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The Long Range Facility Planning Committee unanimously recommended that the Cherry Creek School District Board of Education call for a bond issue for renovation, new technology, and security; Science, Technology, Engineering and Math (STEM) focused facilities; and building additions, across the district at the board’s regular meeting March 12, 2012.
The $125 million bond issue would be used, in part, to fund expansions at Cherokee Trail and Grandview high schools where enrollment already exceeds capacity. Thirty-seven million dollars also would be used for renovations and upgrades to security cameras, electrical, fire protection, HVAC and plumbing at all schools.
See a list of individual school/facility projects here.
“These maintenance projects are just like the ones people do to keep up their homes,” Assistant Superintendent of Educational Support Services Scott Siegfried said. “They will help ensure that schools remain safe places for students to learn.”
The LRFPC is a citizens advisory group, established by the Cherry Creek Schools Board of Education more than 30 years ago. It is made up of district residents and employees who advise the board on facility utilization including construction, renovation, boundary and calendar issues. The committee is responsible for making sure new schools are built just when they’re needed to handle student growth, and ensuring that existing schools are maintained and improved to protect the taxpayer's investment.
Five high schools – Cherry Creek, Cherokee Trail, Eaglecrest, Grandview and Smoky Hill – will receive funds for classroom and equipment renovations for STEM programming. Voters across the district approved construction of the $18 million Institute of Science and Technology at the Overland High and Prairie Middle schools campus in 2008.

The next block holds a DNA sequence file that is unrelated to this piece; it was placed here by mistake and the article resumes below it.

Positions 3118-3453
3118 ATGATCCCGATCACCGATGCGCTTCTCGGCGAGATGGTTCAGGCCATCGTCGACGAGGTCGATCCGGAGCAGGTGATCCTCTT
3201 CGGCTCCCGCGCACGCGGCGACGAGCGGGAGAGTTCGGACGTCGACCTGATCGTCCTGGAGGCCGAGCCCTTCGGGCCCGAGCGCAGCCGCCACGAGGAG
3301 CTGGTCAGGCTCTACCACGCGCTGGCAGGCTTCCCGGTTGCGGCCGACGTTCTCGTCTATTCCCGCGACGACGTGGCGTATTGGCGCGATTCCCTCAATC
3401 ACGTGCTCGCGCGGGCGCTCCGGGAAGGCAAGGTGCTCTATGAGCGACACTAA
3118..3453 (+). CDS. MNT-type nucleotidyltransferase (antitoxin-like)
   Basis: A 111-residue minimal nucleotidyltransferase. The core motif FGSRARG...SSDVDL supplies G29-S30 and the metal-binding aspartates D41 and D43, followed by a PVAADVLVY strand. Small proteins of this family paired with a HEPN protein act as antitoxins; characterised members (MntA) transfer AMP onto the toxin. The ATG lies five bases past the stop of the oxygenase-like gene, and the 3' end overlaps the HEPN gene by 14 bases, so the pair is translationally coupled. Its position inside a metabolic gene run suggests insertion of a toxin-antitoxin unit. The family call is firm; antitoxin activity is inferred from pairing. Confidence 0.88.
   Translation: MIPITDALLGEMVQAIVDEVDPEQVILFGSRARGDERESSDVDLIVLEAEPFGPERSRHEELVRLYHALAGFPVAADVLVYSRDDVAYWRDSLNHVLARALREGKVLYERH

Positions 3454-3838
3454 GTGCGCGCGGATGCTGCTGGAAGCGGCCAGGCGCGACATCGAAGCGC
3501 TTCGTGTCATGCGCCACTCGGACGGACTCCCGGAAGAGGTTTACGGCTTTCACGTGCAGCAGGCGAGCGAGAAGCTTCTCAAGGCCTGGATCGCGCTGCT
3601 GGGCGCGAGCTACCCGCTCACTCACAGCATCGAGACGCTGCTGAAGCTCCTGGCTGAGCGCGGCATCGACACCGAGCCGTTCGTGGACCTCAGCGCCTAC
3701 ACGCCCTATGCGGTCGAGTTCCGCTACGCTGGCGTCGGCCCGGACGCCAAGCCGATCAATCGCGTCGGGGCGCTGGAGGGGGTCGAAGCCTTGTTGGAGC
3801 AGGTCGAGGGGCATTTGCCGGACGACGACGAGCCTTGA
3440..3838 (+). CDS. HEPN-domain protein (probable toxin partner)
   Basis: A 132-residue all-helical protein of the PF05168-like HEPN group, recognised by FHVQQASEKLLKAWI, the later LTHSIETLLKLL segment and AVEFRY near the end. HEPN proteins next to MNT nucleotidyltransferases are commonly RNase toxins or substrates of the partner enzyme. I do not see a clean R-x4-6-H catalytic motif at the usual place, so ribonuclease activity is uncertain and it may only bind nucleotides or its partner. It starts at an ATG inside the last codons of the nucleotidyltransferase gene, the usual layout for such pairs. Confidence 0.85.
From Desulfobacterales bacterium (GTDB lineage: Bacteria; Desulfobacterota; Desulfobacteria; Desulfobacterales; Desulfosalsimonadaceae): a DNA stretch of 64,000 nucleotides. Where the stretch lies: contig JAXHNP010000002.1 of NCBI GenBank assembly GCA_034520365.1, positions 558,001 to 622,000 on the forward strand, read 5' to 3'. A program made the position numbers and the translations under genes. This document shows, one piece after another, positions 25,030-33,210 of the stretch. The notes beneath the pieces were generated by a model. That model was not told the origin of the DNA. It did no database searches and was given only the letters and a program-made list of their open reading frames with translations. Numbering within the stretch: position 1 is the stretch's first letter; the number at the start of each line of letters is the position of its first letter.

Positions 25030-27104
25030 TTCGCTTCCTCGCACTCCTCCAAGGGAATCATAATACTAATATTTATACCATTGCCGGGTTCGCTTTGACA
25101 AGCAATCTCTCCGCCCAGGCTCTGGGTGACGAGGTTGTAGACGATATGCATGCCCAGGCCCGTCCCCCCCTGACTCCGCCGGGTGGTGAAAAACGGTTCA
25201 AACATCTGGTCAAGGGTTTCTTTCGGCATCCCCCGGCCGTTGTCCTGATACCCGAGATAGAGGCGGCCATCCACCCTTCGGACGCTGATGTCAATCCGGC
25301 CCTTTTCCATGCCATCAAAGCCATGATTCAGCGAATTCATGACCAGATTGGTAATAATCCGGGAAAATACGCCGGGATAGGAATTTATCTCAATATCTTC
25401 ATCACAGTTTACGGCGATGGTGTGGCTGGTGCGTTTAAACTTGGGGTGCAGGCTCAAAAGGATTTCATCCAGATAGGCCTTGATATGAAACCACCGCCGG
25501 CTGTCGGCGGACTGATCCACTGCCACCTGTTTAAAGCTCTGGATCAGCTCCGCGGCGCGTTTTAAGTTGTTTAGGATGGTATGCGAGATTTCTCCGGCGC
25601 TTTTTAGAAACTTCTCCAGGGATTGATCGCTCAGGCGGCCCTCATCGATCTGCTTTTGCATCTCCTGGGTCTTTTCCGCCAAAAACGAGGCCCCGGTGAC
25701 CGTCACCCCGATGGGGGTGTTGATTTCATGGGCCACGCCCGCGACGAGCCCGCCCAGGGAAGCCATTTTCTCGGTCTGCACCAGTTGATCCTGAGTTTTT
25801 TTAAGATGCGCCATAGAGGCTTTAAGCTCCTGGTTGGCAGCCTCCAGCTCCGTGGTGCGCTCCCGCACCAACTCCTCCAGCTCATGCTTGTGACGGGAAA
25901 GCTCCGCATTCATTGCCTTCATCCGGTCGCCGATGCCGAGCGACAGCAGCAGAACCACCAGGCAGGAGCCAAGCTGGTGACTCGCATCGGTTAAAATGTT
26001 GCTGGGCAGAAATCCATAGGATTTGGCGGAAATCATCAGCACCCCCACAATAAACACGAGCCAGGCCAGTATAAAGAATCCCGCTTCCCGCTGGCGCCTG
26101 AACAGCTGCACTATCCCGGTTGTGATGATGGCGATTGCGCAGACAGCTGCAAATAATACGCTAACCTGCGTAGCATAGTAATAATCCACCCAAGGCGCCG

“At least 90% of all jobs in the future will require technical education,” Siegfried said. “We need 21st Century classrooms to support 21st Century learning.”
The committee recommended the expansions at the highs schools rather than building a new high school, which would have cost $125 million, the same amount as the all of the other bond projects combined.
The district recently refinanced some of its existing bond debt for a savings to taxpayers of $4 million. Cherry Creek has an extremely strong credit, as evidenced by the Aa1/AA ratings assigned by Moody’s and Standard & Poor’s, respectively.
The bond issue would not result in a property tax increase, Chief Financial Officer Guy Bellville said.
The Board of Education will consider the recommendation and decide whether to call for a November election at its April 16, 2012 meeting.
UPDATE: On April 16, 2012, the Board of Education called for an election on Nov. 6 for a bond issue and budget override. Read the story here.
View the entire recommendation here.
Read about the LRFPC’s visit to Cherry Creek High School here.
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